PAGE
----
We have a long way to go on this front. I once tried to coordinate a YES trip and hit a wall of jurisdictional reluctance far beyond what I had expected. I've seen different jurisdictional youth groups try to get together for events only to be torn apart by difference in fasting rigor - As one priest said, "If you don't want to eat pizza on Friday you Russians can go do something else." A family might live just a few miles away from another jurisdiction's camp and not qualify for a scholarship for their children because they don't attend one of that jurisdiction's parishes. We continue to have towns with multiple small youth groups doing much of the same work, but operating divided upon ethnic identifiers. My list could go on and is well documented on this blog. Hopefully there is sufficient desire and will to enact meaningful coordination and integration across jurisdictional lines.
(AOB) - New relationships and unity among Orthodox Christian youth workers are the result of diligent efforts by the Committee for Youth, one of the very active committees of the Assembly of Canonical Orthodox Bishops of North and Central America.
The committee’s members are Bishop Thomas (Antiochian Orthodox Christian Archdiocese), Metropolitan Alexios (Greek Orthodox Archdiocese) and Bishop Irineu (Orthodox Church in America). As with all of the Assembly’s committees, clergy and lay consultants support the work of the committee. The Committee for Youth has more than sixty consultants with extensive experience and knowledge of Orthodox youth and youth programs.
One of the fruits of the committee’s efforts has been new relationships and increased collaboration among jurisdictional youth directors. “Prior to the committee’s formation, a handful of jurisdictional youth directors would meet occasionally,” says His Grace Bishop Thomas, the chairman of the committee. “Now there are 17 who meet in person and by phone, representing every jurisdiction in the Assembly. An additional fifty-three youth workers work alongside them, as consultants to the committee. They’ve become a family of Orthodox youth workers, sharing information and resources.”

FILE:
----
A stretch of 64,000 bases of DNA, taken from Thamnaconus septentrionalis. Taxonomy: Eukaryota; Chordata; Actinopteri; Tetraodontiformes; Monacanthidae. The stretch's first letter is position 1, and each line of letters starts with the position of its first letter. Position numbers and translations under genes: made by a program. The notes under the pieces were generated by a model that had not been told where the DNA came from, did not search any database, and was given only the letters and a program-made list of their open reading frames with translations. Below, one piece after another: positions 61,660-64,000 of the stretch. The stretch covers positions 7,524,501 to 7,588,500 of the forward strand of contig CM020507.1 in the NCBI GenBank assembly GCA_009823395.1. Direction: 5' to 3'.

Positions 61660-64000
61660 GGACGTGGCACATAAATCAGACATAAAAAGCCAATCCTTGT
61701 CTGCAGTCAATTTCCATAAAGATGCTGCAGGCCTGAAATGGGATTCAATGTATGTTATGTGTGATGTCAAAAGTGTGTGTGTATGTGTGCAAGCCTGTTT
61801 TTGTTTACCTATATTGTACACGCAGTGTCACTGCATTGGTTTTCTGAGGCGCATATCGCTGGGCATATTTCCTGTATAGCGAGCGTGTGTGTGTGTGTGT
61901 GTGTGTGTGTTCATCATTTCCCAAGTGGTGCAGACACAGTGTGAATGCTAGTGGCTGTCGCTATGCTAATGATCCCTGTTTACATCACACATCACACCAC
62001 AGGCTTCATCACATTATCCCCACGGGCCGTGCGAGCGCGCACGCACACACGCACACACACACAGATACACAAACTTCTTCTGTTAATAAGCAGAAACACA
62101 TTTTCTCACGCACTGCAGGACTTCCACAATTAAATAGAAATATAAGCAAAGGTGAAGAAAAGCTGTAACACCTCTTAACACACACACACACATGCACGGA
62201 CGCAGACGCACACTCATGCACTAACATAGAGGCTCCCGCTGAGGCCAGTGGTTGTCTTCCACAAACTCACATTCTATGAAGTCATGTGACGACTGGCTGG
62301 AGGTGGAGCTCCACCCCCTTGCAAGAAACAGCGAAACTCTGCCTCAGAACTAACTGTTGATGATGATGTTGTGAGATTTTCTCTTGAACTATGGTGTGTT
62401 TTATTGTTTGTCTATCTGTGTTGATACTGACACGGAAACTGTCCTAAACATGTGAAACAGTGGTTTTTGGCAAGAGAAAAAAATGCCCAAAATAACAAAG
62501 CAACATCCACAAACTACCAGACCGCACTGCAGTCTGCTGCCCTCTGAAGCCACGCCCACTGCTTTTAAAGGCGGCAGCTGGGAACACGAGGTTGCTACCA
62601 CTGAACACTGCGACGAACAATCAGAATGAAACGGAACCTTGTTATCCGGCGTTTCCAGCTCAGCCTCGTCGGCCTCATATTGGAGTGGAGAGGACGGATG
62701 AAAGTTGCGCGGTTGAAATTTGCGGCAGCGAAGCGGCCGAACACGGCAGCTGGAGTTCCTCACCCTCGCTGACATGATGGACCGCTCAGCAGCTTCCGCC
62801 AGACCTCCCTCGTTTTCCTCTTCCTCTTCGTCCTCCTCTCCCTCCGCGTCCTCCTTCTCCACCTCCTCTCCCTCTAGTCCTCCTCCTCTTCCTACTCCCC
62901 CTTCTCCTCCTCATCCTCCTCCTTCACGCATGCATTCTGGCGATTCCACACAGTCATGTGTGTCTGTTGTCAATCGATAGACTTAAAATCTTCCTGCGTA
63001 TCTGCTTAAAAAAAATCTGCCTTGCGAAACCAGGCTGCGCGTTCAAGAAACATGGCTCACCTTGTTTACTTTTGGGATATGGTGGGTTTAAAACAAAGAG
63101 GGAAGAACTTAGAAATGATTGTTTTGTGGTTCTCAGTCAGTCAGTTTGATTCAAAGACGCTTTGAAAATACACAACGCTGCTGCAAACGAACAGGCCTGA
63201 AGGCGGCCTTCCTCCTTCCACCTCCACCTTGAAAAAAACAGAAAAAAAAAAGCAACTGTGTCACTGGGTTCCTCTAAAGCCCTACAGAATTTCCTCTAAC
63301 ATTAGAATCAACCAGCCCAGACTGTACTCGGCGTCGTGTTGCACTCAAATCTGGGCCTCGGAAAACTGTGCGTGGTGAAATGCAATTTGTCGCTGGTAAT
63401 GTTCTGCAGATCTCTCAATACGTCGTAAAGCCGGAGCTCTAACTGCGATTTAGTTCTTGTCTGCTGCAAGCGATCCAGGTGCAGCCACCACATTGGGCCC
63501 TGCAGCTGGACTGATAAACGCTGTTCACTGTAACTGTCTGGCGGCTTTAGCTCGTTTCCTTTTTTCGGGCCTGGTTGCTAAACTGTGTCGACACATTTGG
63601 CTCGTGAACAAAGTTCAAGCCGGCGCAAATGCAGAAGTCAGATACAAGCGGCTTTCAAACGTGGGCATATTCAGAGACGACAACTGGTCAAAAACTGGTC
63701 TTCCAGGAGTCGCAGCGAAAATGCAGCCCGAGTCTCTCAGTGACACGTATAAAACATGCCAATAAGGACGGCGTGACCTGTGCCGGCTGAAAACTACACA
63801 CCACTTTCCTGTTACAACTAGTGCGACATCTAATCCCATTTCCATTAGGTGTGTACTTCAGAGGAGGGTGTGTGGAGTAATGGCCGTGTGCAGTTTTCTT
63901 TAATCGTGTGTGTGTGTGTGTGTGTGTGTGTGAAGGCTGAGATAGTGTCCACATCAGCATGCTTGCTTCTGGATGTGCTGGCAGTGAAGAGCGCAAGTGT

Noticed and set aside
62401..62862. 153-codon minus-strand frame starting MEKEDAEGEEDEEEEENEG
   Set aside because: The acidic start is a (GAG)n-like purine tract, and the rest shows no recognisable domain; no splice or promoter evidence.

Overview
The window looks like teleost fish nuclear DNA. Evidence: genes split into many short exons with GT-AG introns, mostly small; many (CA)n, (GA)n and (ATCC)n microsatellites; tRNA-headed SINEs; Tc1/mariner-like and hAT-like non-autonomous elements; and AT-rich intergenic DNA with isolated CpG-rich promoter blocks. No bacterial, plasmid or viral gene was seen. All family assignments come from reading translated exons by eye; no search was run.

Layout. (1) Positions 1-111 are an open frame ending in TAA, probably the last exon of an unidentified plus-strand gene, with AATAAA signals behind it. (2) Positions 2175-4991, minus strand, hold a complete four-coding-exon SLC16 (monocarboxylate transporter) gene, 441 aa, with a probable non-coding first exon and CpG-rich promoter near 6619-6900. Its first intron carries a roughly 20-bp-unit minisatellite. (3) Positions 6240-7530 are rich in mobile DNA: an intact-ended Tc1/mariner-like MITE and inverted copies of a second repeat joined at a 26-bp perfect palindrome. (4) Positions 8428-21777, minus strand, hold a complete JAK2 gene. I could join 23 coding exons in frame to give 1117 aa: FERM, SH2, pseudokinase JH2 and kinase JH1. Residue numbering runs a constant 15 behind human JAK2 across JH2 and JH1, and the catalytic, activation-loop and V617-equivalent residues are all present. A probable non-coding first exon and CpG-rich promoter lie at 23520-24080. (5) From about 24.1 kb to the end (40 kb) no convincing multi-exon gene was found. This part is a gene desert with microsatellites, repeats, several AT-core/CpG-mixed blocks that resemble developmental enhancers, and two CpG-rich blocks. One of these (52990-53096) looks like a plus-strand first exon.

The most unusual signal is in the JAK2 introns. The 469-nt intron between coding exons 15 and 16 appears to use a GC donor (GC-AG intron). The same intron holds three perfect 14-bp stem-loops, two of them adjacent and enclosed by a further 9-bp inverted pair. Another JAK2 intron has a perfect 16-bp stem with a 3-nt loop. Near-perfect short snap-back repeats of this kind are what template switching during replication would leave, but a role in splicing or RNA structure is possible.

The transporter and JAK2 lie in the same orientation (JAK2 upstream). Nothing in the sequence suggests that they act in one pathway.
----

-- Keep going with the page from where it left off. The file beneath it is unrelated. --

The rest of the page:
The youth directors and youth workers held their most recent meeting in Austin TX in January, just before the Committee for Youth’s annual face-to-face meeting.
The increased collaboration is leading to a better understanding of available Orthodox youth programs, better coordination between the jurisdictions, and a deeper understanding of the challenges our youth face in living an Orthodox Christian life.
The committee has also created a database of Orthodox youth programs, the first of its kind. Previously, there was no central repository of such information. I wonder when we will be able to see it?
“We’ve learned that there are a whole lot of people doing fantastic Orthodox youth work,” says Fr. Joseph Purpura, Chair of the Department of Youth and Parish Ministries for the Antiochian Orthodox Christian Archdiocese and facilitator for the committee. “You might expect that we would find redundancy across jurisdictions, but in fact it’s just the opposite – we’ve discovered that between us we have a wealth of programming, material and resources. It means more opportunities for all our youth.” Every bishop and youth director has received an electronic version of the database, which will be updated annually.
The Committee for Youth is encouraging jurisdictions to publicize one another’s events and promote the idea that youth can participate in any Orthodox program, regardless of jurisdiction. The committee hopes that its efforts will result in more opportunities for youth to grow in the faith and more opportunities for youth to form relationships with one another.
“There’s a real desire on the part of all involved to share our programs and to bring our kids together. The younger we reach them, the better,” says Bishop Thomas.